Prime Minister Jacinda Ardern is not ruling out quarantining anyone with COVID-19 in managed isolation facilities if community transmission returns in New Zealand.
The Government has dumped a heap of background information related to COVID-19, and a Cabinet paper review of alert level 3 shows that putting anyone with the coronavirus into a managed isolation facility was considered.
Ardern on Friday confirmed the concept is still under consideration, but that it's essentially been put on ice because there is no evidence of community transmission across the country.
"That has been a discussion that we've actually had together and we still haven't ruled out," she told reporters in Queenstown. "Keeping in mind, that advice came at a time when since then we actually haven't had any COVID cases in the community.
"It still remains very much an option that if we have COVID cases we could use those facilities for that purpose too. We haven't ruled that option out but we looked at that advice at a time when since then we haven't had substantive cases in our community to put into facilities."
Health Minister David Clark told Newshub advice didn't favour isolating every COVID-19 case.
"Subsequent advice did not favour this approach."
He said it was decided that it was better to support people with COVID-19 who did not require hospital-level care to remain in self-isolation in the community, with wraparound health and welfare support.
"The results of that approach speak for themselves," he said.
Quarantine is currently only required for arrivals to New Zealand. The Government has more than 4000 people in managed isolation where returnees must spend 14 days before being released into the public.
Cabinet advice from April 9 said the isolation facilities were set up, all arrivals on a given day would be "housed in a single facility to help manage cross contamination".
The Health Minister said as demand has grown, and also to efficiently use hotel accommodation, arrivals to New Zealand on a single day have been managed in more than one facility.
"Infection prevention and control processes and security are in place to minimise the chances of mingling between cohorts of guests."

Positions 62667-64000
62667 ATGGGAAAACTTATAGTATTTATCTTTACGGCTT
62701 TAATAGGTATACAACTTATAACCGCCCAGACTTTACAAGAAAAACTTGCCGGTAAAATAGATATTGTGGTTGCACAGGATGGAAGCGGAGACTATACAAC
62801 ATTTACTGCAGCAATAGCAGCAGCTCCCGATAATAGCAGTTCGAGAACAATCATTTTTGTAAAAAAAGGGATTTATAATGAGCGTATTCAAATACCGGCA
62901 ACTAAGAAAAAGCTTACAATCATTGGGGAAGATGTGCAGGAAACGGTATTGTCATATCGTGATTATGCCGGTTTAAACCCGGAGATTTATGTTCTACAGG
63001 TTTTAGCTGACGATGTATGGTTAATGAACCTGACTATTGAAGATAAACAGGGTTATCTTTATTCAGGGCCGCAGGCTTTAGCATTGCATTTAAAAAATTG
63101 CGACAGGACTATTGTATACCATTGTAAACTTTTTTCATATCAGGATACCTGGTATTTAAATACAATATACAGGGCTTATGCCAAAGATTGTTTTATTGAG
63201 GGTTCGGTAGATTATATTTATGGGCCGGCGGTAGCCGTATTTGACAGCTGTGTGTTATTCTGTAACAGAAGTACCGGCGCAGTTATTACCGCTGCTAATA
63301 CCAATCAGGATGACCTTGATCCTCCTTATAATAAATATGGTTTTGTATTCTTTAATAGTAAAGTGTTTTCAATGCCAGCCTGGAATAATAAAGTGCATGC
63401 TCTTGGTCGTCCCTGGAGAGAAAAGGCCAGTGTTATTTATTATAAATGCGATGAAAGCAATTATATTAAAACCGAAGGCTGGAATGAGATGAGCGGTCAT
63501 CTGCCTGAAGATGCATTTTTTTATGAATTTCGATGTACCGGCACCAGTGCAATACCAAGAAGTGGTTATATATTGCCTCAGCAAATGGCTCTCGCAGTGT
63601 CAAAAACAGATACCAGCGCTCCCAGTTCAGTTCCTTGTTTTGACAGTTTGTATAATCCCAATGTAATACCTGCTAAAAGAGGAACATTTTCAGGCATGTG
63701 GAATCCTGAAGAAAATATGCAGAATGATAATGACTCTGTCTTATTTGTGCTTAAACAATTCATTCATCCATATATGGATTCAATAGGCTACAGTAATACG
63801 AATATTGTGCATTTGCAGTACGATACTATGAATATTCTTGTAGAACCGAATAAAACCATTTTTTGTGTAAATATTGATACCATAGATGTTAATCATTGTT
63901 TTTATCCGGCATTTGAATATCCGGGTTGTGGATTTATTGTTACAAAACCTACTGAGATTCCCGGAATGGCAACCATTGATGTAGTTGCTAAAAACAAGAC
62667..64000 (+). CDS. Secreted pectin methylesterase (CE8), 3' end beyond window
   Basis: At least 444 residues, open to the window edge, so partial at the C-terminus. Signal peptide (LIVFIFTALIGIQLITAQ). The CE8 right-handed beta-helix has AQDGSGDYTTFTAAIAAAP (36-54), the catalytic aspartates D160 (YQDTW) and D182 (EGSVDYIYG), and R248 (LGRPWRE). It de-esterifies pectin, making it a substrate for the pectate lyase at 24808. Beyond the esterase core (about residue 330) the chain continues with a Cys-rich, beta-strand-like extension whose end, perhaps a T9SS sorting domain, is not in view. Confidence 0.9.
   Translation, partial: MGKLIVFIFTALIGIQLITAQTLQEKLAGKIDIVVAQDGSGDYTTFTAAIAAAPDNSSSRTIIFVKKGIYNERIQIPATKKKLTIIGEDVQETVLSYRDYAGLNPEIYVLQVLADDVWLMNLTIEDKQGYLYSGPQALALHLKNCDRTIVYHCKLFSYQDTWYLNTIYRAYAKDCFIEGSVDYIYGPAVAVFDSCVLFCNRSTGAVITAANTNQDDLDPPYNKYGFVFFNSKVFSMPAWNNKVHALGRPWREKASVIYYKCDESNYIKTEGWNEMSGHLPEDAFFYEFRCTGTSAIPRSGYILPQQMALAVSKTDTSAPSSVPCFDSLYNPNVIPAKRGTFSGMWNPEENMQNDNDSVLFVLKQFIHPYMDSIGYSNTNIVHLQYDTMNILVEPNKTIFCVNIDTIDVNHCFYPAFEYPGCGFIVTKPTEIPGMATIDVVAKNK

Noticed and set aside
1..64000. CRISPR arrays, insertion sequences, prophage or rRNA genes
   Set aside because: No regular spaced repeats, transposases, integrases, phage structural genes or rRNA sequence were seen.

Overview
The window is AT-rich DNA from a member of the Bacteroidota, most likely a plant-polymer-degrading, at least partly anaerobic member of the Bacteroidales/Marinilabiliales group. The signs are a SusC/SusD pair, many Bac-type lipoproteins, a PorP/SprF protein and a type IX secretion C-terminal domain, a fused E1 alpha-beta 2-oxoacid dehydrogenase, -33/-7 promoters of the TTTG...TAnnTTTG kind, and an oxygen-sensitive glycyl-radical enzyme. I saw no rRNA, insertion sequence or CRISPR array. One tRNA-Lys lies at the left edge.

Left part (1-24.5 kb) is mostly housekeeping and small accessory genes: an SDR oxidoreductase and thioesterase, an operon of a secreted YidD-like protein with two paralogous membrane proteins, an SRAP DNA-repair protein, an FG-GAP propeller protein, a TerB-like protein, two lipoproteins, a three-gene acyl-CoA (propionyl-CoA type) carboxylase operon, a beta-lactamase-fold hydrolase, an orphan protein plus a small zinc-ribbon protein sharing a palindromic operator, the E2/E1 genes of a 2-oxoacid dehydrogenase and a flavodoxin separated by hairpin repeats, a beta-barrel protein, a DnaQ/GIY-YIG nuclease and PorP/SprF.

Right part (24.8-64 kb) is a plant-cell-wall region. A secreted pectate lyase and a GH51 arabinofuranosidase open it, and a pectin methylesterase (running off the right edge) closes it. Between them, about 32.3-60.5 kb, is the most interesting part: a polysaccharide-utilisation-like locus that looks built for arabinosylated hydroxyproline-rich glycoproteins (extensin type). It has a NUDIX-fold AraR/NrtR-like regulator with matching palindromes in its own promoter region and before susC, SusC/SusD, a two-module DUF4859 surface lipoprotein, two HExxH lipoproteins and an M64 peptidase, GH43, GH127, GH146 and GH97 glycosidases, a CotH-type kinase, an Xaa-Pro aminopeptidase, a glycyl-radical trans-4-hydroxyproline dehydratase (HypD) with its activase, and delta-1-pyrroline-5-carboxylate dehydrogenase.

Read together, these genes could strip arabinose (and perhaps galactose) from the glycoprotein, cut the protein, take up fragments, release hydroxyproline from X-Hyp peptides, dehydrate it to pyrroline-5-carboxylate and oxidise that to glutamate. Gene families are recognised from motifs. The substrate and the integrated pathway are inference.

The minister in charge of managed isolation, Megan Woods, said the Government is weighing up options to share the costs of it with returnees.
Dr Woods revealed earlier this week that about $81 million will have been spent on running the facilities by June 30, with $298 million appropriated for the rest of 2020.
The Prime Minister was asked if she agreed with a suggestion in the documents that Kiwis who have been out of New Zealand for a long time should be charged for quarantine as opposed to Kiwis who are coming back from a holiday.
"We haven't considered advice as a Cabinet yet but obviously it does come at a significant expense to taxpayers to run our really robust quarantine system," Ardern said.
"But there are a lot of factors to think about. Many Kiwis are returning to New Zealand under circumstances they can't control - but we'll give that all due consideration."
The documents also show that the Director-General of Health Dr Ashley Bloomfield was wary to move down the alert levels.
He recommended a "transition to level 2 which would not take place all at once but should delay the riskiest activities to ensure we were able to monitor the effects of the first set of changes".
But he also admitted that staying in lockdown too long could erode the public's trust.
"The longer we remain in level 3 the weaker public support is likely to become, especially if there is no obvious increase in cases."
Based on Dr Bloomfield's hesitance to move down the levels, Ardern was asked if the Government acted too soon to shift to alert level 1 on June 9.
"No, and actually you'll find that there was, by and large, a real consensus between the Director-General and Cabinet. Often it was just around small elements of phasing," Ardern said.
"Since we've moved to level 1, we've had some of the most significant rates of testing in the world per positive case and we still continue to catch all of our cases at the border."
There are currently 14 active cases of COVID-19 in New Zealand - all in managed isolation.
The latest case announced on Friday is a man in his 30s who arrived in New Zealand on June 21 from Kenya, via Doha and Brisbane, who has been staying at the Novotel Ellerslie in Auckland.
There are currently no known cases in the community.